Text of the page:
Senior leaders must be hands-on and front and centre for agility to be possible. All the senior management team needs to be on board with why the business wants to be more agile and what it wants to get out of it. They must also be prepared to be visible advocates for change and ready to articulate the business’s vision often, as well as chair the tough meetings. Servant leadership must be accompanied with directiveness and assertiveness when needed. Benign sponsorship from the boardroom definitely won’t be enough.

2.  Create the conditions for success upfront

Making a lasting success of agility means doing a lot of work in advance, from making sure you have the right culture of curiosity to deciding how to measure results and tell success stories. Just ‘getting on with it and starting fast’ will not succeed – the more deliberate and painstaking your preparation, the more enduring the results.

3.  Cut out the compromises

The biggest risk to an agile transformation is the temptation to water down the design and key decisions at the first sign of difficulty. It’s understandable, given the amount of change the whole organisation will have to go through, whether it’s structuring teams or switching from five-year strategies to three-month planning cycles. But making a success of agility means sticking to your guns and not sliding back into old habits.

4.  Accept that tomorrow’s leaders will be different to today’s

Inevitably, there will be tough decisions along the road to becoming agile. Some people will embrace the change, others might resist it. This calls not just for leadership from the top, but right through the organisation. These leaders might not be the obvious candidates. The potential might lie elsewhere, and you’ll need the right mix of newcomers and homegrown people to tackle the inevitable politics.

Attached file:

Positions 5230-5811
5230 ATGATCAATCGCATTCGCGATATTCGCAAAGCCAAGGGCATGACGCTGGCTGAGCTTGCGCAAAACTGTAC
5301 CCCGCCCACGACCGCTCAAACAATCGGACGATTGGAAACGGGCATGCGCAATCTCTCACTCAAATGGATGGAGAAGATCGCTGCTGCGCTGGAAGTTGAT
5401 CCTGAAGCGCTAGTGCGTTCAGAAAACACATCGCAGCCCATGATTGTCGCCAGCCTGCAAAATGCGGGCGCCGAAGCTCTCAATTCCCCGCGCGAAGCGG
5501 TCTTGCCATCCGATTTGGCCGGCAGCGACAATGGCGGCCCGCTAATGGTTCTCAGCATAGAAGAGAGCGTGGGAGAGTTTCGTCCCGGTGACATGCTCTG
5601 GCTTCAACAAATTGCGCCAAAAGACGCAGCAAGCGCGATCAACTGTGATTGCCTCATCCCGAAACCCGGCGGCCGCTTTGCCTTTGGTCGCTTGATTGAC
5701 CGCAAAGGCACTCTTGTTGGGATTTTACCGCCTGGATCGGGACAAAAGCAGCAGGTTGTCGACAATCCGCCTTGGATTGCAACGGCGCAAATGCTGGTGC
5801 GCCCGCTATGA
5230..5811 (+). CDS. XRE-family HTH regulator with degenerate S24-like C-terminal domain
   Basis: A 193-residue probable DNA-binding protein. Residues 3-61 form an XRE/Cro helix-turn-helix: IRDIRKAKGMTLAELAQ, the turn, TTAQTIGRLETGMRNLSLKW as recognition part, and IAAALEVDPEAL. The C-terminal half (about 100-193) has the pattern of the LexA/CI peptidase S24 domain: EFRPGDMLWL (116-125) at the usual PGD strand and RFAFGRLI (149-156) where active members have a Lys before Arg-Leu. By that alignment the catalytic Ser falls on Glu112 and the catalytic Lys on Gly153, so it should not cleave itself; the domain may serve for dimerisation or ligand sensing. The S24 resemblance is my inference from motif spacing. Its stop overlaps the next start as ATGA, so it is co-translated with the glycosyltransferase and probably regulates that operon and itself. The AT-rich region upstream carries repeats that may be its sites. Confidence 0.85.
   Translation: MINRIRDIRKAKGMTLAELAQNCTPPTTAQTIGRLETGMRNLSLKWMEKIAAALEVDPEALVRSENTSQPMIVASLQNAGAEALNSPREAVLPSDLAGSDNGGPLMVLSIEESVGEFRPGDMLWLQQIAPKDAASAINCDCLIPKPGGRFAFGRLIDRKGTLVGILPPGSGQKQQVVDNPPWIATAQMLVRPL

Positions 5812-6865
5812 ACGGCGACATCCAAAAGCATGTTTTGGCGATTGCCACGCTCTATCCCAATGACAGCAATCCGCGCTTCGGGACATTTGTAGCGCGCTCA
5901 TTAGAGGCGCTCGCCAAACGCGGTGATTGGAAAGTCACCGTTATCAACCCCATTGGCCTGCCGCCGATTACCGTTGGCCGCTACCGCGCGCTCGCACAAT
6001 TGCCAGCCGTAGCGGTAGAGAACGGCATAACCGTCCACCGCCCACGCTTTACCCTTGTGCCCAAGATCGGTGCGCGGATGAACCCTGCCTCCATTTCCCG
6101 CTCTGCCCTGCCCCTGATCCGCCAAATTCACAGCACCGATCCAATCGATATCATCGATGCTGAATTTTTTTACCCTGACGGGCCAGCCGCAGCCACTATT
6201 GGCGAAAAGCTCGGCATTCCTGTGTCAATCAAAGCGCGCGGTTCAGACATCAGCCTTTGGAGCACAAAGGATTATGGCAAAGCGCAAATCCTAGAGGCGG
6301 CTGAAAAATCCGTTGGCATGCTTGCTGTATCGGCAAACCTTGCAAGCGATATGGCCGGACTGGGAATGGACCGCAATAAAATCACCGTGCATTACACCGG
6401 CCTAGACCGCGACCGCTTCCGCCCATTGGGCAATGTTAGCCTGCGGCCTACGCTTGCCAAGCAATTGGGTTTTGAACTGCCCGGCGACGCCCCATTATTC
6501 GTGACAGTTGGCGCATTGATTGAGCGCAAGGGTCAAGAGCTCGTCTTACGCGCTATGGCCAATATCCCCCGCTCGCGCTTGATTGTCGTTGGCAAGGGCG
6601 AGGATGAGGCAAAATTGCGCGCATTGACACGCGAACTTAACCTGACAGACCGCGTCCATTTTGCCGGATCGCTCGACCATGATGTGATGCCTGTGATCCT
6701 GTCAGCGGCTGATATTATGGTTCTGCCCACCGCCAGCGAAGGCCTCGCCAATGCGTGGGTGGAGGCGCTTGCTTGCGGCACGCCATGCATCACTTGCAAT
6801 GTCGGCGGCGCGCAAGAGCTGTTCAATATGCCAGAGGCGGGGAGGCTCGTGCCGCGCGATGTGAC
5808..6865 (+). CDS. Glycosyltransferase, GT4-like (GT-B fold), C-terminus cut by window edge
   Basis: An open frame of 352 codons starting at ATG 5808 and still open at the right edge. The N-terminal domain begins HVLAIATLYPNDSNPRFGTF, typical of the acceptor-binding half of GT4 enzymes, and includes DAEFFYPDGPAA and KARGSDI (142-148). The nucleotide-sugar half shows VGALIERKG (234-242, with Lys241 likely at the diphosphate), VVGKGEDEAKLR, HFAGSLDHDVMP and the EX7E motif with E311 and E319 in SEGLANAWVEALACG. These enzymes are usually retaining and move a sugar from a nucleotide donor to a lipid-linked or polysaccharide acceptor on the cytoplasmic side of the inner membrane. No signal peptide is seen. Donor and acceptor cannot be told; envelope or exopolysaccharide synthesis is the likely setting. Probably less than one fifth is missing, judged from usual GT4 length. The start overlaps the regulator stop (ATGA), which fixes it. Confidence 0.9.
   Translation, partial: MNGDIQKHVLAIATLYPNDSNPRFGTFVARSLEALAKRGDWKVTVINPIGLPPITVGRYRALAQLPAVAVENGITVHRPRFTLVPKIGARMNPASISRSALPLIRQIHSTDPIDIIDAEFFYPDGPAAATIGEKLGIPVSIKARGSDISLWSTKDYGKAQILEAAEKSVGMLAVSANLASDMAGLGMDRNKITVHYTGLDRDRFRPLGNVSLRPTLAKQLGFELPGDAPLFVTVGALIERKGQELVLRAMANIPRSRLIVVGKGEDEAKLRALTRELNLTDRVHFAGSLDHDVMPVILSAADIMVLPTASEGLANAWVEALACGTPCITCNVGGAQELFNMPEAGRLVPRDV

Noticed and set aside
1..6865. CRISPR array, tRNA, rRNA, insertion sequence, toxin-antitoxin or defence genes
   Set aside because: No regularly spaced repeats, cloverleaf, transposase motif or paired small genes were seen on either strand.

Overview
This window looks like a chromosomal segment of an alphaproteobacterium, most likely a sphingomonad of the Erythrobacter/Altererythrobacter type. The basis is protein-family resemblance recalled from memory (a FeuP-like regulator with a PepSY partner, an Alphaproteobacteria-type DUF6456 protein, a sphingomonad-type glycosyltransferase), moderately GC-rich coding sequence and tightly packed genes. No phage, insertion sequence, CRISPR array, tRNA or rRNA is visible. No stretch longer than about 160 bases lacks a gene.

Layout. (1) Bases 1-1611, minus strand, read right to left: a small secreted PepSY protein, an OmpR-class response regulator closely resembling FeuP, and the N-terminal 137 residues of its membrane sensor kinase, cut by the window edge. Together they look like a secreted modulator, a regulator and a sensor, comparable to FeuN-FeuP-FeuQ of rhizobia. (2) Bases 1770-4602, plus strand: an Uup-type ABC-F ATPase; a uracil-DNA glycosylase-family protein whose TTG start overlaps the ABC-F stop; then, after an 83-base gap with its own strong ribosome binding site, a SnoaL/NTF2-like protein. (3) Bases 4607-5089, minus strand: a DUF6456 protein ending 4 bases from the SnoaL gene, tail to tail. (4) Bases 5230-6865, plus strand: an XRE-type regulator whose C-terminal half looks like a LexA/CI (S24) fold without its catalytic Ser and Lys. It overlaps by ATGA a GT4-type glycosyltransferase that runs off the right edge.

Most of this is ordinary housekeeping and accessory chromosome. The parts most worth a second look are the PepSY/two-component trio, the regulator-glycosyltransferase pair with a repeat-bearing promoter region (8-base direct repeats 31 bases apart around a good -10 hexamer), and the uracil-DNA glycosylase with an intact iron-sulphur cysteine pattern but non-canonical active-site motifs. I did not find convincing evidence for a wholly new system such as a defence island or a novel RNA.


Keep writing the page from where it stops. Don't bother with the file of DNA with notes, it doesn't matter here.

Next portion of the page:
Organisational agility requires a surprising approach

Our report will contain surprises for some. For instance, the consensual, light-touch leadership that works well for many organisations might not be enough to make agility stick. For an international food company, we found leaders needed a more assertive, even directive style to keep everyone moving in the right direction. Also, while many businesses favour a roll-up-the-sleeves-and-dive-in approach to trying new things, they’ll have to fight that instinct if they’re to become truly agile. A quick and dirty experiment might buzz briefly but won’t have the lasting effect of a meticulously planned programme.

Our approach sets out how you can focus your energy to achieve organisational agility. In doing so, you’ll create alert, aware, inclusive and responsive teams that are able to rapidly respond to shifting customer needs and competitive changes.

Watch out for more posts in this series as we look more closely at the four necessities of agility.

Contact the authors

Contact the agile team

Sam Bunting

Sam Bunting

Stephen Hughes

Stephen Hughes

Greg Beard

Greg Beard